Peer just a year or two down the retail road, and the most exciting source of technological potential comes from the all-but-ignored pillar of digital signage.
This is not merely a multimedia ad displayer. It has the potential to interact with smartphones, smartcarts and contactless credit cards. This means targeted ads with audio that can only be heard by the intended shopper, a sophisticated 2-D barcode capability for allowing mobile shoppers to drill deep into a Web site as well as a system that can sharply increase the scope of not only CRM (customer relationship management) systems but anti-theft mechanisms as well.
So where are the retail IT leaders in all of this? Nowhere near, as IT isn’t seriously involved in—and certainly not in charge of—most of the major retail digital signage deployments today.
Right there, in a Unix shell, is what’s wrong with corporate IT departments today.
For years, I have watched digital signage toy with fascinating technology interactions, many of which have the potential to quickly move retail analysis and customer service to the next level. And yet I have been unable to find a single senior IT executive at a major retail chain who has said, “Me. I’m in charge of our digital signage efforts.”
That task typically falls to marketing or store operations. While that’s been going on, U.S. digital signage efforts have not progressed beyond serving ads.
This is a classic catch-22. IT administrators refuse to actively get involved until there’s an undeniable reason they must, such as bandwidth usage that is crashing other systems or wireless integration that directly challenges credit card or other data security.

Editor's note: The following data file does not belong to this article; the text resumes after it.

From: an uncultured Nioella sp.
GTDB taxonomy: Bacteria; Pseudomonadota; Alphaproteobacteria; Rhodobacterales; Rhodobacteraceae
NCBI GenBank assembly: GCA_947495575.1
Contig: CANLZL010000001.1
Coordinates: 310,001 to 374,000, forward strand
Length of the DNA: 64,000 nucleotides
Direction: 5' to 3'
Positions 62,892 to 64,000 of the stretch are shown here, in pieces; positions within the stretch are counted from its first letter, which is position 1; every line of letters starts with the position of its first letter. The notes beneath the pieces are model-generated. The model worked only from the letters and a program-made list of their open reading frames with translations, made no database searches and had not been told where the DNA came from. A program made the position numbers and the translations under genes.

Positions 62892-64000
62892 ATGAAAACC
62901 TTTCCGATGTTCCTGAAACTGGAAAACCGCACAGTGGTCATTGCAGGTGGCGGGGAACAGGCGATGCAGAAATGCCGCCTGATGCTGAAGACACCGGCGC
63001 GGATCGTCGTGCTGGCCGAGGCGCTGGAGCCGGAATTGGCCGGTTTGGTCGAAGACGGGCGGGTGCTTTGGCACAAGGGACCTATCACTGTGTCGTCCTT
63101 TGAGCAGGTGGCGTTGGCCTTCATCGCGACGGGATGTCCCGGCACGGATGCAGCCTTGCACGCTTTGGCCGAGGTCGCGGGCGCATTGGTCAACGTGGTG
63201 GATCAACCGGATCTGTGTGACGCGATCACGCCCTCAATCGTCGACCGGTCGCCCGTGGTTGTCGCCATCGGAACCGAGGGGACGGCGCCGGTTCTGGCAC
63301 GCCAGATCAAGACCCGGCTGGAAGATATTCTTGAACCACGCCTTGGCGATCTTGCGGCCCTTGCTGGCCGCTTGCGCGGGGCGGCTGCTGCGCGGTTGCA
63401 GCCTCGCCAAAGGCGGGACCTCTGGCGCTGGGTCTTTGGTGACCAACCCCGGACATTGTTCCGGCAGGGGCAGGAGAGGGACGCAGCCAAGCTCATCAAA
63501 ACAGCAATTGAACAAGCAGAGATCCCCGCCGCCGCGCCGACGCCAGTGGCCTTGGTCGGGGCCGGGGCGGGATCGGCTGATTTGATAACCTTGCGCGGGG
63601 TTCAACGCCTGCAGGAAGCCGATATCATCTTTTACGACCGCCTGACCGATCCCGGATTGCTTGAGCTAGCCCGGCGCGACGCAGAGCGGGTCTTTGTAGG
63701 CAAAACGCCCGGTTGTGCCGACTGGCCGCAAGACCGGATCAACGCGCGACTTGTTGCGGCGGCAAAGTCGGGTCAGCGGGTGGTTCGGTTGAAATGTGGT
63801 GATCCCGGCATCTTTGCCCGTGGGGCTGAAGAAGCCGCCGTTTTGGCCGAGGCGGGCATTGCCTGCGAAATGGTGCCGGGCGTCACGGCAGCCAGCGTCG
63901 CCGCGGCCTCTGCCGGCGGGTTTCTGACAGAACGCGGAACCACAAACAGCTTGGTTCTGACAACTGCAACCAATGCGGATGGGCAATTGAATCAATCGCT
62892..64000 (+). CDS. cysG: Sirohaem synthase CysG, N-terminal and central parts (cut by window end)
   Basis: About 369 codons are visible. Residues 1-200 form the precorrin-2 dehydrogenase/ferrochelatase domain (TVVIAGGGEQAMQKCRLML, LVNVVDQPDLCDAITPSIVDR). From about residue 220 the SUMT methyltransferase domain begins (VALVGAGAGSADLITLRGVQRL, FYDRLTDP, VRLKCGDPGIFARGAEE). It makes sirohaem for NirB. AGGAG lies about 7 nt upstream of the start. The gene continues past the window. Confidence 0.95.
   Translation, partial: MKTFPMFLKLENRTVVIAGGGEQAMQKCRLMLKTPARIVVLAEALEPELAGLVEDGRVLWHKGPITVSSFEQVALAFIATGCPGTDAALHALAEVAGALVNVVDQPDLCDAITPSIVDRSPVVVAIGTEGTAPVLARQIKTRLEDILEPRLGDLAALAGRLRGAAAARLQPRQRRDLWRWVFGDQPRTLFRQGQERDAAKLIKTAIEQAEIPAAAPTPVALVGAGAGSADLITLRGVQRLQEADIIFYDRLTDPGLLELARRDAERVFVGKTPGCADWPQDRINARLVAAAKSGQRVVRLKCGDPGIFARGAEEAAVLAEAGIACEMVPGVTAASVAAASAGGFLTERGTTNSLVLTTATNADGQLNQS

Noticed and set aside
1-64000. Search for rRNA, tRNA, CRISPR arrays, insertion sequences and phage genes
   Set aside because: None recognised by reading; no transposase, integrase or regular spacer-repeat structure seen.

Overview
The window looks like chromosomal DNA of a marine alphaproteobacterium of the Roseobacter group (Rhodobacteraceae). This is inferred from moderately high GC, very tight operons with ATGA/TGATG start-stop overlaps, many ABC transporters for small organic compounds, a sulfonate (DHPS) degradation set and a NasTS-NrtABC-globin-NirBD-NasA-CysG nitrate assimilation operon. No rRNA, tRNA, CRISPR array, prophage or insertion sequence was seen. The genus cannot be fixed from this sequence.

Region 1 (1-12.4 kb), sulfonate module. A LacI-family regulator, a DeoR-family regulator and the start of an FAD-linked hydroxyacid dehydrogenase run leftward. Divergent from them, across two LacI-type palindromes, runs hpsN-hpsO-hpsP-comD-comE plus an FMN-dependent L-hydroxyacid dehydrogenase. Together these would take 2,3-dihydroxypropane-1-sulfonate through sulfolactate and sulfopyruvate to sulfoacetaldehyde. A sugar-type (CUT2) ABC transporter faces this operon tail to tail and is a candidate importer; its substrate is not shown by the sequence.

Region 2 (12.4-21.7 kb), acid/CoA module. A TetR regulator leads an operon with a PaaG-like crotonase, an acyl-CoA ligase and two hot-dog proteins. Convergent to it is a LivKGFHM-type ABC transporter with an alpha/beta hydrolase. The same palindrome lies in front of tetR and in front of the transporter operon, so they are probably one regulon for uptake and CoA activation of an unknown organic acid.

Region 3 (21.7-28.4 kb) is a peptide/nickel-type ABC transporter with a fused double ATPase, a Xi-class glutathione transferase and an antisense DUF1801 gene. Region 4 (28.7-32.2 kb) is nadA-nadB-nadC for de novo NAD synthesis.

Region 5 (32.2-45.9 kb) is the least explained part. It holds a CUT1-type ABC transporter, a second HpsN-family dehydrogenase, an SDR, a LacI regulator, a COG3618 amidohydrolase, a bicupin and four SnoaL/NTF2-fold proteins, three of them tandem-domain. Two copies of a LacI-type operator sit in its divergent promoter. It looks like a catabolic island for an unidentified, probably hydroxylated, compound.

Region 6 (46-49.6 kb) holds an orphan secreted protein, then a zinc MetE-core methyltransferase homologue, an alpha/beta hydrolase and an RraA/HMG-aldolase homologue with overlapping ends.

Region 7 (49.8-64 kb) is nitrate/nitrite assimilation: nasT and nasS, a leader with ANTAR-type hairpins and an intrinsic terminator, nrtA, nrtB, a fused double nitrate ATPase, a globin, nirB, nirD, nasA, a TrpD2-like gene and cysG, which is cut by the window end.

Because they refuse to get involved, the departments that take it over—store operations and marketing departments, typically—do what comes easiest to them. And around it goes.
Many IT departments still see themselves as one step removed from their help-desk roots, finding themselves uncomfortable with the strategic corporate role even as they aggressively push for it.
For years, companies have moved to having CIOs report into chief financial officers rather than CEOs. The move doesn’t necessarily signal a deprioritization of technology issues, but it does say that CIOs often need to be thinking strategically.
For CIOs to get where they want to be, they must stop being content with being reactive. In the digital signage case, that means not waiting for a problem to happen that they must react to.
It also means not seeing themselves as merely a group that will solve problems when they crop up. IT leaders must look for ways they can push technology into other corners of the company, to be creative and to help CRM, security, payment and anything else.
If CIOs want to be seen as strategic, they need to start acting that way. Taking a good hard look at that TV screen on the pole holding up the roof is probably not a bad way to start.
Retail Center Editor Evan Schuman has tracked high-tech issues since 1987, has been opinionated long before that and doesn’t plan to stop any time soon. He can be reached at [email protected].
To read earlier retail technology opinion columns from Evan Schuman, please click here.